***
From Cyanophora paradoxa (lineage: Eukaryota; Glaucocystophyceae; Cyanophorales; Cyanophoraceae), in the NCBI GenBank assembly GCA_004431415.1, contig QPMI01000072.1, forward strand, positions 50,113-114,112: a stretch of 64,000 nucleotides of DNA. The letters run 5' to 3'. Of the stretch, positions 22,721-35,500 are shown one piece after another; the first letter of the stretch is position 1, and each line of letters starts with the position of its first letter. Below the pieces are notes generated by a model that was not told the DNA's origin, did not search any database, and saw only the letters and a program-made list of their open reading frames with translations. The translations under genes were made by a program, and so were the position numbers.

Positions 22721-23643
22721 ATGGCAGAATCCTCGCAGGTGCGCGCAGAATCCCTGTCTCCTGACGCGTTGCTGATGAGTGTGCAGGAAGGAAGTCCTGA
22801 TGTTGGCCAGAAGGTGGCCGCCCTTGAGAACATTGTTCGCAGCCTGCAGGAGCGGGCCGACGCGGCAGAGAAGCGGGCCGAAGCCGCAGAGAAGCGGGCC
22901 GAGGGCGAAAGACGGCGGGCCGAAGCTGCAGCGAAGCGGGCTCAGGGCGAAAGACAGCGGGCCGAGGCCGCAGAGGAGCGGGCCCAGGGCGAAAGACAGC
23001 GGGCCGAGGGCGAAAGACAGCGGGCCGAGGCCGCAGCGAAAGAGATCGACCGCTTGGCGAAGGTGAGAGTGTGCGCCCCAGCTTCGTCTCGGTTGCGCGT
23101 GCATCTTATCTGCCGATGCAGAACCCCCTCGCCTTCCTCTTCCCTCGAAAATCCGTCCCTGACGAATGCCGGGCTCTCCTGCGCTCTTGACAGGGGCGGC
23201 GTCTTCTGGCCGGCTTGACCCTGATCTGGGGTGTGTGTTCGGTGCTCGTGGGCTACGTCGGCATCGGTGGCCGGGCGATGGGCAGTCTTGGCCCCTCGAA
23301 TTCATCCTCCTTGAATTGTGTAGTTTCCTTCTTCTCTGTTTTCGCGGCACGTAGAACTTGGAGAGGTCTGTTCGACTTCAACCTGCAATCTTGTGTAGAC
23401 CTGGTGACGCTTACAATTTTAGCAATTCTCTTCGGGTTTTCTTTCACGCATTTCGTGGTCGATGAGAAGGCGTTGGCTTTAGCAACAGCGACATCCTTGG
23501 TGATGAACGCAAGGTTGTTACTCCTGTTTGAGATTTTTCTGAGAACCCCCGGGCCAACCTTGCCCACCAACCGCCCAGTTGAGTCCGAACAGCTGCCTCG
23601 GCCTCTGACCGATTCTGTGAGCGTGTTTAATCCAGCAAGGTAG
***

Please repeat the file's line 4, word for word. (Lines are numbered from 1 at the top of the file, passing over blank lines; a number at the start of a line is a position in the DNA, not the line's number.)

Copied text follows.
22801 TGTTGGCCAGAAGGTGGCCGCCCTTGAGAACATTGTTCGCAGCCTGCAGGAGCGGGCCGACGCGGCAGAGAAGCGGGCCGAAGCCGCAGAGAAGCGGGCC